Deal Summary: Existing promotional Money Market Accounts, 2.50% APY on all balances up to $250k, rate guaranteed through June 30, 2019.

Availability: Nationwide (internet bank)

Good news for those who took advantage of Northern Bank Direct’s (NBD) Money Market Account promotion last June: balances up to $250k now earn 2.50% APY, with a rate guarantee through June 30, 2019.

If you missed last June’s offering, here’s a brief synopsis: new Money Market Accounts opened between June 8 and 18, 2018 ($5k minimum deposit) were guaranteed to earn 2.26%...

Continue Reading
Northern Bank Direct Adds New Money Market

UPDATE 6/19/18: According to an alert on the bank's website "the promotional Money Market APY of 2.26% will no longer be available for new accounts as of 9:00 AM Eastern Standard Time on 6/20/18."

Deal Summary: Money Market Account, 2.26% APY on all balances up to $250k, rate guaranteed through June 30, 2019, $5k min/$250k max opening deposit.

Availability: Nationwide (internet bank)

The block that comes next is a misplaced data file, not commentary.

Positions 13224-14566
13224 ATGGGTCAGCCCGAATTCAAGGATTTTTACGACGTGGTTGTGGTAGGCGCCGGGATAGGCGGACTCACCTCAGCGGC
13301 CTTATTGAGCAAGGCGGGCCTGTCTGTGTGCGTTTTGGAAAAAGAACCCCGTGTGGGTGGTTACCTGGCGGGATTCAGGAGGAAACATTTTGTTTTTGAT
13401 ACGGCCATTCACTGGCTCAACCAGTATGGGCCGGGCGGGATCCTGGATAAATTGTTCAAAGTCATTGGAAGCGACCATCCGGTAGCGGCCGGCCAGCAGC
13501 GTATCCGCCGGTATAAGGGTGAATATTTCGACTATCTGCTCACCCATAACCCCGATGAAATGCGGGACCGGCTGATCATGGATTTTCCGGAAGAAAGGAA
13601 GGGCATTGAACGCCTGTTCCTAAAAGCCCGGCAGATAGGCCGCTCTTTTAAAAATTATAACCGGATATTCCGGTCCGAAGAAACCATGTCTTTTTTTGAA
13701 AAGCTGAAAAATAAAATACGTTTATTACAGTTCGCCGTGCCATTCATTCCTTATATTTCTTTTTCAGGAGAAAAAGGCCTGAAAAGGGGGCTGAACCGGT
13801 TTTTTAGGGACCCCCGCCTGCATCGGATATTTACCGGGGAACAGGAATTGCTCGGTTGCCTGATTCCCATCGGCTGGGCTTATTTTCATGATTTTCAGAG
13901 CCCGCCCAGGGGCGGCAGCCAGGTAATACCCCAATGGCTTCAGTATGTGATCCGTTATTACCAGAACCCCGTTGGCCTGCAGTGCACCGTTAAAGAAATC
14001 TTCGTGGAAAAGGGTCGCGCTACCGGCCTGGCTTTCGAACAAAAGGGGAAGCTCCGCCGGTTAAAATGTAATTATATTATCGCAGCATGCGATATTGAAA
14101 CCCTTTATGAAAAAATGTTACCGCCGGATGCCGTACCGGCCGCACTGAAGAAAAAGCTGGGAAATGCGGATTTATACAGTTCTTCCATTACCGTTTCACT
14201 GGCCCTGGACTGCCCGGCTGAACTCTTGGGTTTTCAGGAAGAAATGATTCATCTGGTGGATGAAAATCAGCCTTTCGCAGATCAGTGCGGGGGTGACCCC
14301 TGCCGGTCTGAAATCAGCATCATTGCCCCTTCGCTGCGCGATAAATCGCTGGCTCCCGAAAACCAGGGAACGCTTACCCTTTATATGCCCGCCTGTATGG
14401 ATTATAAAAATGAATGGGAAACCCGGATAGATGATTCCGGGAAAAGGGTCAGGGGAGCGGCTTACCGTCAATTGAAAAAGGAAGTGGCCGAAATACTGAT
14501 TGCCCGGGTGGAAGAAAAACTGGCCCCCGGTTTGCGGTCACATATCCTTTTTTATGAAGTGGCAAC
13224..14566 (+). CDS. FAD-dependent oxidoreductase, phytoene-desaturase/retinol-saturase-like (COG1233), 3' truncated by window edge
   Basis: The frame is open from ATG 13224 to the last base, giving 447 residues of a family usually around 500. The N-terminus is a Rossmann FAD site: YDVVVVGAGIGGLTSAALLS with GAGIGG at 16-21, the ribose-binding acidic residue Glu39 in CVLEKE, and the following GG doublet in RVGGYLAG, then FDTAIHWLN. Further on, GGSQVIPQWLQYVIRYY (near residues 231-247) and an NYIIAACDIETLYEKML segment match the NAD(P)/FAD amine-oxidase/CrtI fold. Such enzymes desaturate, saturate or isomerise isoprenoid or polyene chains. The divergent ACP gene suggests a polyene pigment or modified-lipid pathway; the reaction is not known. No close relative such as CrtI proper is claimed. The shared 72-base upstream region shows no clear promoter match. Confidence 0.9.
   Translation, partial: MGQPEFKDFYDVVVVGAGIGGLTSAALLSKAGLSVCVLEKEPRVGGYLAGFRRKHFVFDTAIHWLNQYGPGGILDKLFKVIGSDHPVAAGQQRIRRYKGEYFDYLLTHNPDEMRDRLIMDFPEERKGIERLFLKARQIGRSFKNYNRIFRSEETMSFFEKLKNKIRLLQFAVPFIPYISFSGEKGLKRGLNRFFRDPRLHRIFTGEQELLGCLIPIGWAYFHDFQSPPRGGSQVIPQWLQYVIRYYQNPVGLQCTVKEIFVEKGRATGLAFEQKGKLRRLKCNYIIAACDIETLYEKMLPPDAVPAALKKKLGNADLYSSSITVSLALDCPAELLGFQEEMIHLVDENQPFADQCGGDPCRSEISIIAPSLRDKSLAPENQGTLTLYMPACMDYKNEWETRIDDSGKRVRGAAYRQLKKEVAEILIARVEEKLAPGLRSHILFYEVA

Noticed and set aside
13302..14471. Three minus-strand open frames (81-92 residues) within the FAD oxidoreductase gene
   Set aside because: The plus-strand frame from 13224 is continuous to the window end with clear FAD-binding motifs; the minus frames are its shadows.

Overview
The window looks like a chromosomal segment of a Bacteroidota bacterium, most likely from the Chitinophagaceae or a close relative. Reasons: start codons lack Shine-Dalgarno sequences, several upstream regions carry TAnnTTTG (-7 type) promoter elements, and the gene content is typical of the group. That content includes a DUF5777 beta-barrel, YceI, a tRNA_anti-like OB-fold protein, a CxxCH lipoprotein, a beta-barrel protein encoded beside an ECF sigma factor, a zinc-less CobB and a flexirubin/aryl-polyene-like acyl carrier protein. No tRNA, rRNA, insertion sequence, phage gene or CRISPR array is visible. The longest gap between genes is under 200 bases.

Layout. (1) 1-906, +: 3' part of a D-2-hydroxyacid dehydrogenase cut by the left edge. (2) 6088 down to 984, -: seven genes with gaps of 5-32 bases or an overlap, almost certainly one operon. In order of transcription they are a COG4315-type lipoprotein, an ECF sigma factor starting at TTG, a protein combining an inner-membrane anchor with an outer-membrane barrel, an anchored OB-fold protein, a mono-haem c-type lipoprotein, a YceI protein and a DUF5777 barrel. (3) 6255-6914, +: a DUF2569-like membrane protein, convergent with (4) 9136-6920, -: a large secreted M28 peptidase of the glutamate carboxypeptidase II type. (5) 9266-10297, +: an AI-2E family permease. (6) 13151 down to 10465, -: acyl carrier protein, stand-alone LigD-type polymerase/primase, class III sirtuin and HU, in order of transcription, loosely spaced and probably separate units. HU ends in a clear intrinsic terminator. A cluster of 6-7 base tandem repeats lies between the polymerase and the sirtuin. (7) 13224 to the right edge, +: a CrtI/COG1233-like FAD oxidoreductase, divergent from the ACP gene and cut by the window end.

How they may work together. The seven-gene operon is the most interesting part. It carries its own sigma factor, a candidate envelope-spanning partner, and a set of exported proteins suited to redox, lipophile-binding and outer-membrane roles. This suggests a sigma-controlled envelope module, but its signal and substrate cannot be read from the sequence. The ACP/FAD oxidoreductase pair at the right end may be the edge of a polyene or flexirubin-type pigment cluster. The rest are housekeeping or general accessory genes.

There’s no need for a wordy introduction about Northern Bank Direct’s (NBD) promotional Money Market Account: 2.26% APY (up to $250k), guaranteed through June 30, 2019....

Continue Reading
Northern Bank Direct Adds New 30-Month CD
Deal Summary: 30-month CD (3.01% APY), $500 minimum deposit

Availability: Nationwide (internet bank)

Northern Bank Direct (NBD) has started the new month by introducing a new product: a 30-month CD earning 3.01% APY. The 30-month CD can be opened with a $500 minimum deposit and while there is no stated balance cap, the FAQs page states, “The maximum amount you can initially fund your account with is $500,000.”

NBD made its debut about 16 months ago, featuring five competitive CDs. Rates at new internet banks...

Continue Reading
Northern Bank Direct Ups Long-Term CD Rates
Deal Summary: 36-month CD (2.55% APY), 48-month CD (2.56% APY), $500 minimum deposit

Availability: Nationwide (internet bank)

Northern Bank Direct (NBD) has raised the rates on its long-term CDs this week, but I have to say it’s one of the more unique set of APYs I’ve seen in quite some time: 36-month (2.55% APY), 48-month (2.56% APY), and 60-month (2.57% APY). That’s right – only an increase of 1 bps for each additional 12 months. This is the flattest yield curve I've ever seen.

Continue Reading